LONDON (Reuters) - 1/ TESTY RELATIONS
China just concluded its closed-door annual meeting of parliament, the National People’s Congress (NPC), with top officials making clear that employment is the top priority.
Fiscal stimulus worth more than 4% of GDP has been commissioned, primarily to boost jobs and incomes, but not at the expense of financial stability. Markets might want to keep one eye on the employment indicators coming out of manufacturing surveys due in coming days. Money markets are tight, the yuan is weakening. Markets are heading into June wondering if China will cut bank reserves or let the currency slip further.
But the elephant in the room is the standoff between Washington and China over Beijing’s new security legislation for Hong Kong, which many lawyers, diplomats and investors fear could erode the city’s freedoms.
The weekend is packed with action: Hong Kong braces for more street protests, the U.S. administration reviews the city’s special status and President Donald Trump preps a response. Whether he goes so far as to scupper his 2019 Phase 1 trade deal with China or merely takes some symbolic steps around sanctions and visas for Hong Kong citizens could determine how long the latest global stock market rally will last.
(GRAPHIC: Hong Kong trade with US, China - here)
The growing divergence between an increasingly dire economic landscape and a roaring U.S. stock market will be on display on Friday when May non-farm payroll employment data is reported.
The rise in weekly jobless claims since the April survey week points to another grim payroll figure for May. A Reuters poll showed economists expect U.S. employers to have cut 7.45 million jobs in May, compared with the record 20.5 million jobs lost in April.
While some encouraging signs in the employment picture have emerged in recent weeks as some workers rejoin jobs with businesses starting to reopen, these changes are unlikely to be reflected in the May data.
Any positive surprise, however, is likely to be cheered by stock market bulls eager to grasp at signs of a rebound from the coronavirus induced economic slump.
(GRAPHIC: Taking stock of payrolls data - here)
On the surface, the 750 billion euro European Union plan to prop up economies hammered by the coronavirus pandemic eases pressure on the European Central Bank which has long urged Europe’s leaders to do more to strengthen the bloc’s economy.
So, ECB rate setters meeting on Thursday could well hold back until the EU deal is done, right? Well no, argue many economists, who believe fresh stimulus in June is more likely than not. After all, the EU recovery fund will take time to set up and will likely face hurdles on the way, they say.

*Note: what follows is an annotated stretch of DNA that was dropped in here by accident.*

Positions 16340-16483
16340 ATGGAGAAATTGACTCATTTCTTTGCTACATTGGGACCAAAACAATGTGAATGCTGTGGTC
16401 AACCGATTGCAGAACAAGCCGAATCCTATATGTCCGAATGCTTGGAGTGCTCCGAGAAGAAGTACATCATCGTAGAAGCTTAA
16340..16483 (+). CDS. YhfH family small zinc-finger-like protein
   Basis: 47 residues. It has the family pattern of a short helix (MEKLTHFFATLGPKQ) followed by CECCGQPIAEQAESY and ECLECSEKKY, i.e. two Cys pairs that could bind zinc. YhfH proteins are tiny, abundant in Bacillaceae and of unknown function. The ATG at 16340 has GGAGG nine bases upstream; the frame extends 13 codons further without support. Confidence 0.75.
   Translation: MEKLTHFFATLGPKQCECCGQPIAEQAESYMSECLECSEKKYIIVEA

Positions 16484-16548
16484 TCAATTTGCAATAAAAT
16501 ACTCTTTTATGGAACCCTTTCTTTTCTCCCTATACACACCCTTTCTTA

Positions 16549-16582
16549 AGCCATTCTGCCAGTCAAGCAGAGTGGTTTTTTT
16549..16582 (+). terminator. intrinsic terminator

In addition, the ECB is burning through its emergency asset purchases, which will likely run dry by October - unless expanded. And the unprecedented nature of the COVID-19 shock means the economic outlook remains far from certain.
Fresh ECB stimulus would likely fuel gains in southern European bonds and the euro, basking at two-month highs on the recovery fund optimism. If further ECB stimulus is matter of when not if, the key question for the ECB is, why wait?
(GRAPHIC: The ECB's QE programme - here)
May has been remarkable for big ticket capital raises by companies, institutional investors and shareowners with several billion dollars being raised to tackle the fallout from the virus-hit, bringing life back into equity capital markets.
In Europe, a bumper virtual coffee IPO of coffee maker JDE Peet’s JDEP.AS is the icing on the cake.
Hard hit by coronavirus lockdowns, companies raised money in equity and bond markets to help them weather the crisis and smoothly restart their businesses as restrictions ease. Rolls-Royce, Whitbread and Infineon were big names in Europe. In the United States, PNC Financial Services’ selldown of its BlackRock stake and Sanofi exiting Regeneron sparked a flood of deals.
The rush for cash also put the spotlight back on convertibles - selling bonds that can convert into stocks. Commerzbank said it may sell 3-billion-euro worth contingent convertible bond.
That search of money has been more visible in the U.S. than Europe, though the levels of issuance has been well-below levels seen in the wale of the 2008 financial crisis. Meanwhile rising equity supply and falling buybacks may restrain the stock market rally, some analysts say.
(GRAPHIC: Bounce bank in markets - here)
Britain heads into another round of Brexit talks ahead of the June 18-19 European Union summit by which time London needs to make up its mind about asking for an extension to the transition agreement.
British officials have repeatedly said they won’t do so, but the clock is ticking and there’s not much time left until the end of December when Britain and the EU part ways - with or without a trade deal.
Negotiators have not made much progress. Britain says an agreement on fisheries might not be ready by July and it is down to Brussels to break a fundamental impasse. The EU urges Britain to make a bigger effort and be more realistic about what it can achieve in these talks.
All this toing and froing keeps the pound close to its lowest in nearly three decades. And as if a potentially messy Brexit was not enough, the British currency is also grappling with the prospect of negative interest rates, a deep recession and a growing pile of debt.
(GRAPHIC: Sterling still not far from March lows - here)
Reporting by Saqib Ahmed in New York, Vidya Ranganathan in Singapore, Dhara Ranasinghe, Olga Cotaga and Thyagaraju Adinarayan in London; Compiled by Karin Strohecker; Editing by Alison Williams